Can't a developer just write the programming assuming the threads wont interfere with each other? After doing that, the program does a simple check to see if something went wrong, and if it did, it falls back to coarse grained locking.

    I'm not sure how this is supposed to make it significantly easier for the developers. I'm sure that I'm missing something, but doesn't TSX just mean the developer doesn't have to write code that checks to see if something got broken? seems to me that part would be the easiest part of all this locking coding...
  • twotwotwo - Thursday, September 20, 2012 - link

    The short answer is, an approach like that kind of *does* exist (search for optimistic concurrency control), but it still takes work to detect when things went wrong and be able to clean up.

    In Intel's bank example, you might need some kind of indexed concurrency-proof transaction history so the bank can know that when I gave $50 to Alice and $60 to Bob, both transactions used a $100 starting balance. And the code needs to know how to undo a transaction that collided with another. To complicate things, many live systems deal with larger transactions than just two-person money transfers like Intel's example. Optimistic control can still be a step up from spinlocks (or people would never use it) but it doesn't come for free.
  • Tuna-Fish - Thursday, September 20, 2012 - link

    Transactional memory can, and has been, implemented in software. The typical examples are Clojure and Haskell. However, doing the tracking in software generally takes a lot of resources, especially because you have to deal with all kinds of race conditions. Remember that without some kind of hardware support for concurrency, every single write and read operation is independent, and something could go wrong at any point, including during the verify/restore phase.
  • name99 - Friday, September 21, 2012 - link

    This is not a technology to make parallel programming automatic or even easier. It is a technology to make ONE PART of parallel programming, namely the locking MORE EFFICIENT. That is all.

    This has the consequence that one can write an app using fewer, coarser grained locks, and have it perform as well as if you'd used finer grained locked, but again, that is all. In particular

    - it doesn't do the locking for you, it doesn't tell you what needs to be protected by locks, it doesn't catch stupid usage of locks, etc etc

    - it doesn't help with everything else related to parallel programming, from choosing appropriate data structures to choosing appropriate algorithms.

    As for doing it in SW, well, yes, at the end of the day you can do EVERYTHING in software. But Intel is in the business of moving as much as possible of what is slow in software into faster hardware. That's why we have everything from branch prediction to AES instructions to QuickSync in modern CPUs.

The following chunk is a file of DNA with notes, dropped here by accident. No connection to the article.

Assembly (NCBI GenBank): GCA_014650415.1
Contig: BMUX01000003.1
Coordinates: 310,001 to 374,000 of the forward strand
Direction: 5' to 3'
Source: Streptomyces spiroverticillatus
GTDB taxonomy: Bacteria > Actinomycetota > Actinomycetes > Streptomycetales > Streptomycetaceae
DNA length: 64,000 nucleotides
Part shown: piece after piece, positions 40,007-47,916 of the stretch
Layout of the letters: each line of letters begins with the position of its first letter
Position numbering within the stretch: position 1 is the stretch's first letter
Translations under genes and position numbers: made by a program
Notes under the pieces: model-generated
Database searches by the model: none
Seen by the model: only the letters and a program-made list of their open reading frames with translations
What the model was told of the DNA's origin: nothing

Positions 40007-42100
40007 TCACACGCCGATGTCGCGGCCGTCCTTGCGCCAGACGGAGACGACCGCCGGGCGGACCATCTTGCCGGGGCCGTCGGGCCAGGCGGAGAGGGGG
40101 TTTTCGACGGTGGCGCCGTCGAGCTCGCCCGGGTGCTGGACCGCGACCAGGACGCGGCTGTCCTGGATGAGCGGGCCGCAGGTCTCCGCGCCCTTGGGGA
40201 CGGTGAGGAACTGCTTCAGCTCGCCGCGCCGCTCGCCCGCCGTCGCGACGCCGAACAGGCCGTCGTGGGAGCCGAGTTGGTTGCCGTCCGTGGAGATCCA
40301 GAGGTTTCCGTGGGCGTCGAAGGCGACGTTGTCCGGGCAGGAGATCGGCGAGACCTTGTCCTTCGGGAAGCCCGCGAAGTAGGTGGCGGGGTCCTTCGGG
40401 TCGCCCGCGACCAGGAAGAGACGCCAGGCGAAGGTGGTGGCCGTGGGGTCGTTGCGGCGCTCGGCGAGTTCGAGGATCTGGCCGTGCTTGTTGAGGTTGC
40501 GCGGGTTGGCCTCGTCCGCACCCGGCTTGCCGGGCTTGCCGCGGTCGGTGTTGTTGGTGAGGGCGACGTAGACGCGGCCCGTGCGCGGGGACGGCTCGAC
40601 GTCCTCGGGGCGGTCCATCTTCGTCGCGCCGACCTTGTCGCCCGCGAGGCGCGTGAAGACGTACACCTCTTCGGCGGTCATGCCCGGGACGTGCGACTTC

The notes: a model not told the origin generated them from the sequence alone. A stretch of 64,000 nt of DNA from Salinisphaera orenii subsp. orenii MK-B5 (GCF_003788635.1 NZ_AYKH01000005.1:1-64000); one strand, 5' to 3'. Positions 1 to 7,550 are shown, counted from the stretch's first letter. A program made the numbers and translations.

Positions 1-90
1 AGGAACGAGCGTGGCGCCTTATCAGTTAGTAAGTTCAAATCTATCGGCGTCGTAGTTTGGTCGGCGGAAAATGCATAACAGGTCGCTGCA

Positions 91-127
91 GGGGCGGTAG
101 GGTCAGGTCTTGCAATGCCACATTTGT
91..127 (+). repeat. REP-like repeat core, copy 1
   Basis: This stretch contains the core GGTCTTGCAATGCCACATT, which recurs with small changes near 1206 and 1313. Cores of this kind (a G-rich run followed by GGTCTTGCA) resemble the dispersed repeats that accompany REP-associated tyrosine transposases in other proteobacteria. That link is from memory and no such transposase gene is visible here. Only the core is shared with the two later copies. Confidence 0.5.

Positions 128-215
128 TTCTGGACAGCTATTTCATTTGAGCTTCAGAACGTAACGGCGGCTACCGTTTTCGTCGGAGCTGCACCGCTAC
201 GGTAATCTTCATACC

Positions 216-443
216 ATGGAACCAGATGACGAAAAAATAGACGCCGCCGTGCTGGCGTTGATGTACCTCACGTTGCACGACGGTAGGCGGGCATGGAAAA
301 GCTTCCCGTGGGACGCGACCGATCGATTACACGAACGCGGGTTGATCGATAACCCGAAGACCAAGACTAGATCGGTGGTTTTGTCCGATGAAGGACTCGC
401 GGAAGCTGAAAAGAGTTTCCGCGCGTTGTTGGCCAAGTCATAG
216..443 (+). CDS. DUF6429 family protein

Finally, it's foolish to obsess too much about implementation details, like how the L1 cache is used. EVERYTHING in HW is a tradeoff and, just like you can invent some pathological code that runs slower under branch prediction, you can invent pathological code that runs slower under this implementation of the locking mechanism. As always, Intel will look at how these extensions are used in practice, and how they fail, and will modify how they are implemented as a result. This is just common sense.
  • softdrinkviking - Monday, September 24, 2012 - link

    hmm. so would you say that recent generation Intel CPUs are well utilized? All of the instructions and features not only make sense, but are well utilized by a majority of developers?
  • epobirs - Thursday, September 27, 2012 - link

    That depends on what you consider an acceptable time scale for widespread usage of a hardware feature. Everything has to start somewhere. Nobody today would bother to mention that their software takes advantage of MMX and its successors but at one time it carried some novelty value. The real benefits came when it was so common in the hardware and compiler support that it no longer merited mention.
  • epobirs - Thursday, September 27, 2012 - link

    For the traditional reason you create any dedicated function in hardware: performance. Intel is betting this is going to matter hugely to scaling up the value of multi-core processors.

    Such things have a long history. MMX was the result of examing many, many pieces of of software and looking for functions then done entirely in software on most systems that could be accelerated for a minimal investment in transistor real estate.

    There was a period of a few years when a 3D accelerator board was a separate item from the video board. The 3Dfx Voodoo series worked this way for several generations until the company faltered in trying to transition to complete video solutions on a single board. In that time 3D had gone from something exclusively of interest to gamers and some other specialty apps to a thing expected of every system to some extent. It wasn't long before integrated graphics adapters had the kind of 3D performance that formerly lead people to make a costly separate purchase to obtain.

    If something is worth putting in the hardware, it will reveal itself through what is done in the software. From there it is only a question of how many transistors does it take to embody and at what cost? If the numbers are right, into the hardware it goes.